objective measure of the adult content in a film, and apply the appropriate rating. Though the MPAA's system is not perfect, it has been remarkably consistent at least in this regard: any more than a single 'sexual expletive' (usually the 'F-word') will
lead to an R-rating. 'Bully' employs multiple uses of this 'sexual expletive,' and that is why it was given an R-rating.
The distributor of the documentary Bully , which is hitting theaters this weekend unrated, is now considering making cuts to secure a PG-13 rating, sources told the Los Angeles Times.
Two Weinstein Company sources, who requested anonymity,
said the PG-13 version of Bully would cut profanity from a controversial scene, in which a student is threatened on a school bus.
The edited version would be available to theaters when Bully opens in wider release on April 13, the sources said. It
opened Friday in limited release in New York and Los Angeles.
In most cases, the MPAA does not allow differently rated versions of the same film to be in release at the same time, requiring a 90-day "withdrawal period" between releases.
But it can make exceptions.
Stephen Bruno, head of marketing for The Weinstein Company, has denied that the company planned to edit Bully, telling the Los Angeles Times:
At this time, there are no plans to
change the film for a PG-13. We are in constant conversation with the MPAA and hope a compromise can be reached.
Meanwhile the nutters of the Parents Television Council is calling on all major theaters, including AMC, to adhere to
their own policies not to exhibit unrated films. PTC President Tim Winter claimed:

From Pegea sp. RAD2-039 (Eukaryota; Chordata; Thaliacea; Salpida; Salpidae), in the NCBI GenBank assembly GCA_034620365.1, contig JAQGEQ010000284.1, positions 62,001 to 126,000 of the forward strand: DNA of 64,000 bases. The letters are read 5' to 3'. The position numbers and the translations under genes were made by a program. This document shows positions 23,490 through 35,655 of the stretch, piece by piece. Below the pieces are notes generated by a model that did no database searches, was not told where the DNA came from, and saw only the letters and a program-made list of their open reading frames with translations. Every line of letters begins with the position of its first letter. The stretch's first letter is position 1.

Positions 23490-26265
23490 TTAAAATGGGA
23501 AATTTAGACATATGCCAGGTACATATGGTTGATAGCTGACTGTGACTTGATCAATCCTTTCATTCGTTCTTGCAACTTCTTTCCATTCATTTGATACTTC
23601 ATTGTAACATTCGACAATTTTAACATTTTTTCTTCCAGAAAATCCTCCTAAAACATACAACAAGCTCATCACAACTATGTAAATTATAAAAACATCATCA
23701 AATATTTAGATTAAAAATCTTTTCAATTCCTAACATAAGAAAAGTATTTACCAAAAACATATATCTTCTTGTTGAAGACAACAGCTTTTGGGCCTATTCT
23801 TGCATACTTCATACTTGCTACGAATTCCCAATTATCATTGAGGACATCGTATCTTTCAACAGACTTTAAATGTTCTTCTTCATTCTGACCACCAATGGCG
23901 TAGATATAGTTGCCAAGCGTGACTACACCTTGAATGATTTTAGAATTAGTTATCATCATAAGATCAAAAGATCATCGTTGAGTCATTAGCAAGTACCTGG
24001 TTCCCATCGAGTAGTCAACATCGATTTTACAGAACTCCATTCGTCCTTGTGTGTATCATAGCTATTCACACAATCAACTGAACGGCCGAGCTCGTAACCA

This move, regardless of intentions, sets a precedent that threatens to derail the entire ratings system. If a distribution company can
simply decide to operate outside of the ratings system in a case like 'Bully,' nothing would prevent future filmmakers from doing precisely the same thing, with potentially much more problematic material.
The Weinstein Company has announced that it had reached an agreement with the MPAA to cut its unrated documentary Bully for a PG-13 rating. The movie will now go out with that rating when it opens in about 115 new theaters next weekend.
new cut of the Lee Hirsch film makes some concessions to the MPAA: It removes a 'fuck' in an early scene in the film, along with two others quickly uttered. Audio will be dropped out in all three instances.
But the new cut leaves intact a
controversial scene on a school bus in which three 'fucks' are used against a bullied child.
The case now represents an exception to the MPAA's rules; the group typically imposes an R rating on any film with more than two 'fucks'.
unexpurgated version of the movie will remain for the current restricted release, with the PG-13 print replacing all versions when the movie widens April 13.